What are the 10 most in-demand skills for 2019?
Every year, the World Economic Forum in Davos considers the most important skills needed by employers. This year the WEF has collaborated with LinkedIn to analyse the huge database of jobs advertised on their platform. In this article, they have identified what they describe as 5 “soft” skills: creativity, persuasion, collaboration, adaptability and time management; and 5 “hard” skills: cloud computing, artificial intelligence, analytical reasoning, people management and UX design.
As a philosopher, my first question is what do people mean by “soft” and “hard” skills? In education we refer to the acronym STEM, standing for science, technology, engineering and mathematics, which is closest to what academics refer to as the physical sciences and I guess we could categorise these as “hard” skills for employers. This then leaves us with what academics call the social sciences, such as archaeology, economics, psychology and sociology; the arts, such as architecture, design, fashion, music and photography; and the humanities, including anthropology, history, language, politics, religion and of course my favourite, philosophy. We might therefore refer to these disciplines as so-called “soft” skills.
If we then look back at the WEF/LinkedIn top 5 lists, I would argue that only two of what they refer to as hard skills – cloud computing and UX design – are hard skills in the STEM sense. I would then argue that artificial intelligence and analytical reasoning are hybrid humanities/physical sciences; and people management is a social science. The top 5 soft skills are either social sciences or humanities, or both. So only two of these top ten skills are in fact, hard STEM skills!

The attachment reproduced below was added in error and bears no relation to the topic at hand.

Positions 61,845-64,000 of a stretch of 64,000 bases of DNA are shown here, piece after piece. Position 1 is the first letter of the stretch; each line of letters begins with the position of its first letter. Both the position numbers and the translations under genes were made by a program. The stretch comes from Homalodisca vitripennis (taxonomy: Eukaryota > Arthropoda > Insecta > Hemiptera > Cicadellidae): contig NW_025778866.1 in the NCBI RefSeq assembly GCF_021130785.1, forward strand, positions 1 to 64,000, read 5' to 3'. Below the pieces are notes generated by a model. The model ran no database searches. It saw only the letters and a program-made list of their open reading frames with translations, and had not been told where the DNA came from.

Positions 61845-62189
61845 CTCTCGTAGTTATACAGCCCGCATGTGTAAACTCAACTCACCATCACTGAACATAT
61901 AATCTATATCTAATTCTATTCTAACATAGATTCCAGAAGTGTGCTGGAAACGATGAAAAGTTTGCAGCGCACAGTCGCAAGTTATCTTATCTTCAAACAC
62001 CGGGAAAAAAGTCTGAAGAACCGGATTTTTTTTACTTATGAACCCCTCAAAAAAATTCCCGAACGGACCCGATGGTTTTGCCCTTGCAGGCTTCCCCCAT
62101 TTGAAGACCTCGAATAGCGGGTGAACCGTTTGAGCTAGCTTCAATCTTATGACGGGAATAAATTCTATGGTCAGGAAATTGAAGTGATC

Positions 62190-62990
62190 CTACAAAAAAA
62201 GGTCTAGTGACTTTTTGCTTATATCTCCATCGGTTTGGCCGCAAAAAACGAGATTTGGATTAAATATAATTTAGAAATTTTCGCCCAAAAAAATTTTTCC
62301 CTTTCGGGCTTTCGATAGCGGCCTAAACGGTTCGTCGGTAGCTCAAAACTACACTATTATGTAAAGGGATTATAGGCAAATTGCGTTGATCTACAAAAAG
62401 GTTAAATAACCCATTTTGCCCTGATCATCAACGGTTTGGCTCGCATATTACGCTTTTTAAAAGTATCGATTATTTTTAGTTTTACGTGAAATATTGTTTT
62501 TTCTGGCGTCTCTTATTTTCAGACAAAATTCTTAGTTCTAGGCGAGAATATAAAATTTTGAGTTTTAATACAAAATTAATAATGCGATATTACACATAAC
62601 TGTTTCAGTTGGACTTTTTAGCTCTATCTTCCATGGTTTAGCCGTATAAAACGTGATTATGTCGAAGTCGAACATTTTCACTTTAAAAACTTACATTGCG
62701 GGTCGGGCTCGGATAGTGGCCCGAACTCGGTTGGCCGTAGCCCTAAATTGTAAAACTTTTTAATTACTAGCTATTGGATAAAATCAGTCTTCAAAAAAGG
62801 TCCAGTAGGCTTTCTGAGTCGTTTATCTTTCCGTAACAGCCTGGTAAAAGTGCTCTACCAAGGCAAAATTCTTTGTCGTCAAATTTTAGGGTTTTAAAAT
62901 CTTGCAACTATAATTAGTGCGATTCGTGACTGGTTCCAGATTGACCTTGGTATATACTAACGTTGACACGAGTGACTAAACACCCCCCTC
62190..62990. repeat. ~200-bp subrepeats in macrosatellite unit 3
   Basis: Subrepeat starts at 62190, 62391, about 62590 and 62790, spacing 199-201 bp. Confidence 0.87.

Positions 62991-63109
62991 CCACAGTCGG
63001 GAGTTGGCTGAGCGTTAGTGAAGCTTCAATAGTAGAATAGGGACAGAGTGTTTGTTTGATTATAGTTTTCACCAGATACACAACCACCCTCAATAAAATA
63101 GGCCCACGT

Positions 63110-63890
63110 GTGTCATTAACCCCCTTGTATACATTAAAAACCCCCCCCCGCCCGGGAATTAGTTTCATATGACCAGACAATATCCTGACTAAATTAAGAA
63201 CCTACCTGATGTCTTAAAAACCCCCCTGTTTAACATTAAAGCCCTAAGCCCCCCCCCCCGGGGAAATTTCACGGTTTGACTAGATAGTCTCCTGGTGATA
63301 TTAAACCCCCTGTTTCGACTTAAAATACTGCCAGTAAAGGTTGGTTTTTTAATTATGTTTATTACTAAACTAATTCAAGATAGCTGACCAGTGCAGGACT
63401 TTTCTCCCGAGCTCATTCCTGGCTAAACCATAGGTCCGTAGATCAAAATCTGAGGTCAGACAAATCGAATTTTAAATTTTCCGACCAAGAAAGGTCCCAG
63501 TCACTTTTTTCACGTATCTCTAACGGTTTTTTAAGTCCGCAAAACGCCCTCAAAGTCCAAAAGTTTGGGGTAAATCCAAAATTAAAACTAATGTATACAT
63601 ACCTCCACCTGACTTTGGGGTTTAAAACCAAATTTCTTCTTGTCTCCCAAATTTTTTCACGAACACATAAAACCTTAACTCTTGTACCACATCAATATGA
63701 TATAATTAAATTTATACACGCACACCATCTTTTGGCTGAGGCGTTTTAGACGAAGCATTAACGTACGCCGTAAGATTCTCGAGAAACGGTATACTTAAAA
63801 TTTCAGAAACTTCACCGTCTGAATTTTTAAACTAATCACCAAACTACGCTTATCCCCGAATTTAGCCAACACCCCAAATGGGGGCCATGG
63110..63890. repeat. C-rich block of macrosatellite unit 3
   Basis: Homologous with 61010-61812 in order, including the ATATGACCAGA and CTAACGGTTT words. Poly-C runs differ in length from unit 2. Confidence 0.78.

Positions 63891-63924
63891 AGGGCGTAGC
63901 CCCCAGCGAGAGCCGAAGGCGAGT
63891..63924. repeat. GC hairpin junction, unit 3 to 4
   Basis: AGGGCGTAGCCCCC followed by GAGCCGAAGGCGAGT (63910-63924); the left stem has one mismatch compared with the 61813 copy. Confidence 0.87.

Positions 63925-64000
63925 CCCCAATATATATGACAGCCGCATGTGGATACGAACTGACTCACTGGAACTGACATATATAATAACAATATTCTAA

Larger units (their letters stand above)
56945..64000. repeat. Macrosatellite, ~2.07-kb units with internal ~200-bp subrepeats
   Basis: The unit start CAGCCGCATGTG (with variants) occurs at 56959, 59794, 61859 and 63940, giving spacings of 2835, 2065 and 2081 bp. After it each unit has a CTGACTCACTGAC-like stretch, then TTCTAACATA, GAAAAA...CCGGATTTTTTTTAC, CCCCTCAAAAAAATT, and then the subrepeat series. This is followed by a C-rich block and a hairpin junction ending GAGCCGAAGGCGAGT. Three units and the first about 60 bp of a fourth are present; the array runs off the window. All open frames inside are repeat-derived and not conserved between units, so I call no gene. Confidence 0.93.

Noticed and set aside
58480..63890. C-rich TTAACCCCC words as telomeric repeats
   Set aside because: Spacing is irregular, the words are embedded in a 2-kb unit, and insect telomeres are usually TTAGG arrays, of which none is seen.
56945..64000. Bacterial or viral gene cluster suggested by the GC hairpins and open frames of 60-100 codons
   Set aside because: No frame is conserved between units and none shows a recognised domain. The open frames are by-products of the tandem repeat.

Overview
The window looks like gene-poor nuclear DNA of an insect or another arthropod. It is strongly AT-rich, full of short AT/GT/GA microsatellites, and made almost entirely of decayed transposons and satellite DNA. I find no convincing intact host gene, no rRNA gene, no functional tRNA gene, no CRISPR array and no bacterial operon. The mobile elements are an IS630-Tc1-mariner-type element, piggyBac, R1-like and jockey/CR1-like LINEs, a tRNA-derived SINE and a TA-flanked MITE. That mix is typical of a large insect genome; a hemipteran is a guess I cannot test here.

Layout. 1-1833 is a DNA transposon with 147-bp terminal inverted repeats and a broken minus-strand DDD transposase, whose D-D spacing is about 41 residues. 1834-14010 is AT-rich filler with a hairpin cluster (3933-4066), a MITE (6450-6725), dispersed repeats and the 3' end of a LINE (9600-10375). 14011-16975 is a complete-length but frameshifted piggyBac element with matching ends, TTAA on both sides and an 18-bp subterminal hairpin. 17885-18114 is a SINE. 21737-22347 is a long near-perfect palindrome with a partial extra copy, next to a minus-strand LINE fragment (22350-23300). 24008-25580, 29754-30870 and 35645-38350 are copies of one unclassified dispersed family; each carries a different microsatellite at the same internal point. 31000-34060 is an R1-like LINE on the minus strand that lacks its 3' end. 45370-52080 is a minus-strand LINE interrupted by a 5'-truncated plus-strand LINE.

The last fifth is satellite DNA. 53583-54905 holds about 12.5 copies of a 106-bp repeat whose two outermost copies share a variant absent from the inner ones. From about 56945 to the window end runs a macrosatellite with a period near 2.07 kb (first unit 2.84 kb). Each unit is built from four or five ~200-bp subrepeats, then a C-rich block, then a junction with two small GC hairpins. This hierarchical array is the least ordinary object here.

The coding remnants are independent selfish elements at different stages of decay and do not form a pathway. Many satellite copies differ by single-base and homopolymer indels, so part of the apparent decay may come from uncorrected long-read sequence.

I’m concerned that not only do many employers fail properly to understand education and the development of skills, knowledge and wisdom, they are also failing to hire and invest in people who are skilled learners and who can think, feel, debate, reflect, debate and do the right thing in the right way. How else can we explain the differential in investment in both articifical and human intelligence, because research estimates that for every $1,000 invested in digital, employers are only investing $5 in people?
What’s the investment differential in your organisation and do you think that’s right?!